Put the key in the ignition, press it forward, hear that click, then the bronchial “ruhr-ruhr-ruhr,” then the mechanical whimper and finally this lament screamed into the overhead lamp: “This car is a piece of crap.”
Ironically, a piece of crap may soon power your car.
Well, kinda sorta.
On Tuesday, the Orange County Sanitation District (OCSD) in Fountain Valley is holding a private “Commissioning Celebration” to mark the opening of the world's first Hydrogen Energy Station that will not only generate heat and electricity but renewable hydrogen for fuel cells in . . . ahem . . . THE AUTOMOBILES OF THE FUTURE! (read like one of those announcers in a 1950s science reel).
Time was, human piss and poop (the name of my '80s band, incidentally) was cleaned up just enough to simply be washed out to sea, where it would never ever never bother us again.
Then the kids went crazy over recycling, and human excrement became viewed not as waste but source. What leaves skid marks in your underwear is now transformed into nutrient-rich fertilizer and soil conditioner. At the center of this very county, waste water treated until it's hyper-clean is injected into natural underground aquifers so that it may eventually be redrawn as drinking water.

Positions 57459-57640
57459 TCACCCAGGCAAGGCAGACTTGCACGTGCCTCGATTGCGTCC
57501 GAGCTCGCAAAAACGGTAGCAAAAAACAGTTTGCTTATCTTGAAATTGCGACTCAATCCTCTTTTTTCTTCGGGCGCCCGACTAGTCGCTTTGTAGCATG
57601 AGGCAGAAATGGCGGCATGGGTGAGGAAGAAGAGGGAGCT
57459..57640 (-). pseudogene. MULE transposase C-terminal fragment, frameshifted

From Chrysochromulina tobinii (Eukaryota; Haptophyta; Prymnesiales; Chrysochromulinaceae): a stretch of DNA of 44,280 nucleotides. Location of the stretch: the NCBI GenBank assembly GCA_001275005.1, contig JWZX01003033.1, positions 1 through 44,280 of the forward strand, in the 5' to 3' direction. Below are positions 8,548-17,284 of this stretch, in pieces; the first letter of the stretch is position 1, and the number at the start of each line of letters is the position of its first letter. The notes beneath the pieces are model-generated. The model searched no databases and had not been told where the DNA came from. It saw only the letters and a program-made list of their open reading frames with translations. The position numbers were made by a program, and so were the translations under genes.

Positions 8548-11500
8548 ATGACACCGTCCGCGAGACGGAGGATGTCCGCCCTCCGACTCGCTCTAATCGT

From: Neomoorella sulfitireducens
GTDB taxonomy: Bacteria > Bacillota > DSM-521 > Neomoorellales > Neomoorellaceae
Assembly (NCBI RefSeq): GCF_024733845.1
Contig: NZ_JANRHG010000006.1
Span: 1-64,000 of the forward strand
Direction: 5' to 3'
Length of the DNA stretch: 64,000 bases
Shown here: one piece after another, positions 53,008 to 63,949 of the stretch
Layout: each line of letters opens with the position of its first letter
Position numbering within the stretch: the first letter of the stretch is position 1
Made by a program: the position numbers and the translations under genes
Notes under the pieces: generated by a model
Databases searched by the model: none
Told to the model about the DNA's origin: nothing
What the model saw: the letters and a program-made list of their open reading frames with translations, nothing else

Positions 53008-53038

The Hydrogen Energy Station is really recycling the recycling–that is, using byproducts from the sanitation process to create energy. That's novel, but it's also being done elsewhere. What makes OCSD's project unique is the application of the technology to refuel fuel cells.
Funded in part by state and federal programs, the technology was developed through the National Fuel Cell Research Center, which is based at UC Irvine and directed by Scott Samuelsen, a professor of Mechanical, Aerospace and Environmental Engineering. Besides testing a fleet of alternative-fueled vehicles, the center is working closely with industry to dot the Orange County map (and eventually the world's–bwahahaha!) with alternative-fuel filling stations.
FuelCell Energy of Danbury, CT, and Air Products and Chemicals, which is based in Allentown, PA, have nurtured the Hydrogen Energy Station project for eight years, according to Samuelsen. Those companies, OCSD and the National Fuel Cell Research Center make up the joint venture with the U.S. Department of Energy, the state Air Resources Board and the South Coast Air Quality Management District.
Samuelsen claims the endeavor will produce enough hydrogen to support a public fueling station at the Euclid Avenue exit off the 405 freeway in Fountain Valley, where refueling of hydrogen fuel cell cars is scheduled to begin commercially as early as 2014.
But don't feel the need to hold it until then.